Seattle, Washington, is well-known for its hip vibes, coffee culture (the birthplace of Starbucks, after all), its Pacific-inspired foodie scene, and much more. Tourists from all over the world come to Seattle to visit their popular attractions like The Pink Door at Pike Place Market or tour the Museum of Popular Culture. Undoubtedly, Seattle has no shortage of fun activities, and attractions often recommended to visitors.

However, many tourists are unaware of the quirkier things that this west coast city offers. Sure, Seattle's infamous Gum Wall is a well-known attraction that awes some visitors (while grossing out other tourists). But this west coast city has an array of unconventional oddities and unique attractions that can only be found in Seattle.

After touring the world-famous Space Needle and browsing the delights at Pike Place Market, curious travelers should stop by these quirky attractions which are exclusive to Seattle! From terrible art to giant sequoia trees, tourists will also have an opportunity to tour this world-class city while finding these unique oddities.

8 Pac-Man Park

  • Location:  110 Summit Ave E

Also known as Arcade Park, tourists who grew up playing the Pac-Man will love seeing the Pac-Man Park on Olive Way. Despite being small, this triangular piece of asphalt was transformed to resemble the classic arcade game, including Pac-Man and the four colored ghosts. Chairs and tables are available at this tiny park and it's a good place to sit while ordering take-out from a local restaurant nearby.

7 Center of the Universe Sign

  • Location:  3427 Fremont Pl N, Seattle, Washington, United States

The neighborhood of Freemont claims that once visitors enter, they never want to leave. Hence, this sign was hilarious proof that people love Fremont so much that they consider it the Centre of the Universe (at the intersection of North Fremont Avenue and 35th Street). Tourists can awe at this parody street sign, noticing the directions to places like Rapunzel, Atlantis, and the Bermuda Triangle.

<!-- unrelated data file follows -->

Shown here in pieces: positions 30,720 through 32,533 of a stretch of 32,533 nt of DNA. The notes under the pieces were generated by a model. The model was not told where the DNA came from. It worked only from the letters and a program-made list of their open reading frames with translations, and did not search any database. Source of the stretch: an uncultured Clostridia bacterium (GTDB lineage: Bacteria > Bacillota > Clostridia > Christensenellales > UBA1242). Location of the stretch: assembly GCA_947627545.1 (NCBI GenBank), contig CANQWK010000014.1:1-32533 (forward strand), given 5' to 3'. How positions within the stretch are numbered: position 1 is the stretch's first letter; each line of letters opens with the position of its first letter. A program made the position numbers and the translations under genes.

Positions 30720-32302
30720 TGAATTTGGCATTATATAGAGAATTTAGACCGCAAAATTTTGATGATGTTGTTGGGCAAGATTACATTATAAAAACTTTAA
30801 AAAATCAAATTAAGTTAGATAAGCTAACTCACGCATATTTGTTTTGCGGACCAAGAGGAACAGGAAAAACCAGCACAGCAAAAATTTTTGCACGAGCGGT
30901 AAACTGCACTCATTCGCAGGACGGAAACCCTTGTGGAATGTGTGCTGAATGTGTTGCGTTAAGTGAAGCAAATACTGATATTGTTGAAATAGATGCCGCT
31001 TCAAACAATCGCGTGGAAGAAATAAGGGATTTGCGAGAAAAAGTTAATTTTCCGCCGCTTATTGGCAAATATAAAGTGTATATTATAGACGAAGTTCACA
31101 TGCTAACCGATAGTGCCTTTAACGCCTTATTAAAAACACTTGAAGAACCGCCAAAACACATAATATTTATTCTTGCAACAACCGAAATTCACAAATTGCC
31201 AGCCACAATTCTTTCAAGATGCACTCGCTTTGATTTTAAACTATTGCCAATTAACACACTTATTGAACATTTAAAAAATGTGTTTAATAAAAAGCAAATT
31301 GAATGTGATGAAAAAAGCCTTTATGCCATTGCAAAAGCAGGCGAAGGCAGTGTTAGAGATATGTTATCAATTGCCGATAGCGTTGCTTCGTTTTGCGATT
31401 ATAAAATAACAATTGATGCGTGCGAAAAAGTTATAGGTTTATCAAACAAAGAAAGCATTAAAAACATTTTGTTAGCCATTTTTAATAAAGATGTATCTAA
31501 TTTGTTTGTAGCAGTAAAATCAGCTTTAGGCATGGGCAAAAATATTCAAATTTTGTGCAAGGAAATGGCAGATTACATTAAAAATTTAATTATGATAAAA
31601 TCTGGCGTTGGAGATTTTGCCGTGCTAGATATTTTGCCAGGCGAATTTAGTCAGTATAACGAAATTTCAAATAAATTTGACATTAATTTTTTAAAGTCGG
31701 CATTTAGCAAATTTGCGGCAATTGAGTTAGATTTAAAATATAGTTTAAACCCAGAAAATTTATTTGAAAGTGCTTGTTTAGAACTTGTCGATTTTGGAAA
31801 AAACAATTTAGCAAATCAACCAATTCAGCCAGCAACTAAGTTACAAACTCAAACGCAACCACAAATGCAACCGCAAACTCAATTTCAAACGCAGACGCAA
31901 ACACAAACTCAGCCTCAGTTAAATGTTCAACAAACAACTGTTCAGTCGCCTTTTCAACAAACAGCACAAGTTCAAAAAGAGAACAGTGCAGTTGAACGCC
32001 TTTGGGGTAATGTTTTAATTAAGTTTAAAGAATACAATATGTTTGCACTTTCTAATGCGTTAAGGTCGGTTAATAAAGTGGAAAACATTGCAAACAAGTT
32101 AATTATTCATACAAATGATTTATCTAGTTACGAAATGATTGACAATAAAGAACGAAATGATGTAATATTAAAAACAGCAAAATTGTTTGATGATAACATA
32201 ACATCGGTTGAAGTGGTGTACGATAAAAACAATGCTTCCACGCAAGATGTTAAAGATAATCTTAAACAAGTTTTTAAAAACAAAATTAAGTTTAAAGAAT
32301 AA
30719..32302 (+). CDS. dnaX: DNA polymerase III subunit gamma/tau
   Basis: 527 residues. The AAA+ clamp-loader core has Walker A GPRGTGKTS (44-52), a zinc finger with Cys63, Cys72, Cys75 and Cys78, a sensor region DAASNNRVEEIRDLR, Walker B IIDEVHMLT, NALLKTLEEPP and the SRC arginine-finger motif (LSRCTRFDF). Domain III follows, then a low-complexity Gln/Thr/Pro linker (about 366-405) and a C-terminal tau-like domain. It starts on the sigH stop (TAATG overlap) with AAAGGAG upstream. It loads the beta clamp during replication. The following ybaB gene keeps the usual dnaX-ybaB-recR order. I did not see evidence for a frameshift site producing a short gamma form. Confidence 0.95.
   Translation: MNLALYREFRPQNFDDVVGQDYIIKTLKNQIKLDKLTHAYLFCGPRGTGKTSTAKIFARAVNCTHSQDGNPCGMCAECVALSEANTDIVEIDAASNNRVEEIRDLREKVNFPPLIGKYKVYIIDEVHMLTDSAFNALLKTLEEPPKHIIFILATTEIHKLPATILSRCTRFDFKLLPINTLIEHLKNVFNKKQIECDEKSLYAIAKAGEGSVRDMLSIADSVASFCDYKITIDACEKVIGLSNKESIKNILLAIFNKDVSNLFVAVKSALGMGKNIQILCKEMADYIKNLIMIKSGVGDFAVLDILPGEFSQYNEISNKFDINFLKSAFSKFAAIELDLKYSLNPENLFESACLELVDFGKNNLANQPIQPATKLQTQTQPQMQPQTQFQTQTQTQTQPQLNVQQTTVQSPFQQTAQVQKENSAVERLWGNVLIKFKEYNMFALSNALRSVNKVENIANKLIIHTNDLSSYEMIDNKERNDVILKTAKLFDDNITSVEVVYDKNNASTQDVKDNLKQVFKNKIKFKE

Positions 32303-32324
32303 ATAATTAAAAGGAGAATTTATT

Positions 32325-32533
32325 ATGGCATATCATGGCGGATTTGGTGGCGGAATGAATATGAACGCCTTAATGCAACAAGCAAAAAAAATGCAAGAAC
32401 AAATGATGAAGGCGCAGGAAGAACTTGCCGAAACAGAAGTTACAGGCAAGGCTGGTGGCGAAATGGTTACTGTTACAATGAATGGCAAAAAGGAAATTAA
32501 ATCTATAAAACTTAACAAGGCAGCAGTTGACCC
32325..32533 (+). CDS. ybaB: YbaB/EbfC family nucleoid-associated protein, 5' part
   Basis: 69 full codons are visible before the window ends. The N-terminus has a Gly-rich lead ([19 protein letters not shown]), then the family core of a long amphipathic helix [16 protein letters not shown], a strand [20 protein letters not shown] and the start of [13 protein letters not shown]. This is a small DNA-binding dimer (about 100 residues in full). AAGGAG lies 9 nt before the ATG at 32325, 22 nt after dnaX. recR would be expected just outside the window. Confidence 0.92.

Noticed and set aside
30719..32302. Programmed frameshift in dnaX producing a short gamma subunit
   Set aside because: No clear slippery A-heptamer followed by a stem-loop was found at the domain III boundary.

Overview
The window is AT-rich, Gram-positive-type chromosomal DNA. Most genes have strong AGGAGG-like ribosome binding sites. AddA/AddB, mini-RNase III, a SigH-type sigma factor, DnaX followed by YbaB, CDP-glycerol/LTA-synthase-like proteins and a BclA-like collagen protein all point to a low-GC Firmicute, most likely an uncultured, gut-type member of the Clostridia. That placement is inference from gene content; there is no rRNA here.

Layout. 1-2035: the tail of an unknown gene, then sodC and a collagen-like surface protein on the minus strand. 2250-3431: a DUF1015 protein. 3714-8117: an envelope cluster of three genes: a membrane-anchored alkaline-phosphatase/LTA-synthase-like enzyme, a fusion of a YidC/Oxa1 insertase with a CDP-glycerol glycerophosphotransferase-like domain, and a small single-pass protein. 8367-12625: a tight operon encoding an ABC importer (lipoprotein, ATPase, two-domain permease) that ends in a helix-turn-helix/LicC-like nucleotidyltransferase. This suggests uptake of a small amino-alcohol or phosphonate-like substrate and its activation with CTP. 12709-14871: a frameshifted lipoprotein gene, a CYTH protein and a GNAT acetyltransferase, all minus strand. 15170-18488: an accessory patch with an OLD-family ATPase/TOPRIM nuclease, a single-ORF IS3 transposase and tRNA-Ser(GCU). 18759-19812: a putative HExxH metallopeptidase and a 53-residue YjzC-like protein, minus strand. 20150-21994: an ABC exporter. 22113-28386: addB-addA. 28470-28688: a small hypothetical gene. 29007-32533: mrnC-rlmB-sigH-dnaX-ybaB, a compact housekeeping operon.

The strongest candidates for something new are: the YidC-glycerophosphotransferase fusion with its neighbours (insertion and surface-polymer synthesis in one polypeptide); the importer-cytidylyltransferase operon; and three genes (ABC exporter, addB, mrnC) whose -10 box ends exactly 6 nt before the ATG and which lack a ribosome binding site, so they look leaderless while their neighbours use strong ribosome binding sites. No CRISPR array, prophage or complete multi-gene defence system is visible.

6 Seattle's Official Bad Art Museum of Art

  • Location:  5828 Roosevelt Way NE

There's a museum that exists which exhibits artwork so bad that it must be on display for the world to see. Situated on Roosevelt Way, Seattle's Official Bad Art Museum of Art is home to art that, as they say, is: "too bad to be ignored." Visitors can check out exhibits like Dopplehangers (Portrait paintings that barely resemble the celebrities they're intended to portray) or Aye Aye Aye (drawings of just eyes).

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5 Denny Substation

  • Location:  1250 Denny Way

Seattle's Denny Substation is more fascinating than unusual. Still, this massive building looks so sleek, it's worth checking out. Erected in 2018, the Denny Substation on Denny Way is meant to support electricity supply to various Seattle industries. The massive structure was built to support the city for 50 to 100 years! Visitors can take a self-tour of the Denny Substation, stopping by the Transforest sculpture, dog park, and the interactive space nearby to see local artwork. Details can be found on the Substation, like writings on the wall and on the pavement (reference points between other places in the world).

4 Seattle's Giant Sequoia Tree

  • Location:  4th Avenue and Stewart Street

It's not unusual to see trees in the city; however, the Giant Sequoia Tree in Seattle's 4th Avenue and Stewart Street stands out against the backdrop of concrete buildings. This 80-foot giant of a tree sits peacefully within the city's retail district. Visitors can admire this massive tree while crossing the street between Olive Way and Stewart Street and snap some photos (there's no sitting area around the tree, unfortunately). During the holiday season, the city decorates the tree with festive lights!

3 Hats N Boots

  • Location: Oxbow Park, 6427 Carleton Ave S

Located in Oxbow Park, the Hats & Book Park is home to the US's most giant boot and hat. Created by artist Lewis Nasmyth, these gigantic sculptures were once used to attract patrons to a cowboy-themed gas station in Seattle's historic town of Georgetown. Today, these iconic sculptures sit quietly in the neighborhood's Oxbow Park and are integral to Georgetown's heritage.

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2 Rubber Chicken Museum

  • Location:  1300 N 45th St

Museums are educational places for patrons to learn and explore new ideas and the history of objects. There is even a museum dedicated to toilets and plungers! So while visitors won't find an exhibit in Seattle about toilets, they can still find one dedicated to rubber chickens. This kooky museum can be located at Archie McPhee's, Seattle's most famous toy store in Wallingford. This museum is home to both the largest and smallest rubber chicken in the world!

1 Scarecrow Video

  • Location:  5030 Roosevelt Way N

Travelers who miss the old days of renting movies should stop by Scarecrow Video. This non-profit project has been in operation for over 30 years. It is the most extensive physical media library in the US, with over 137,000 titles for rent! From international titles to silent films, patrons have a wide array of DVDs available for rent (as well as media players like laserdisc and region-free DVD players).

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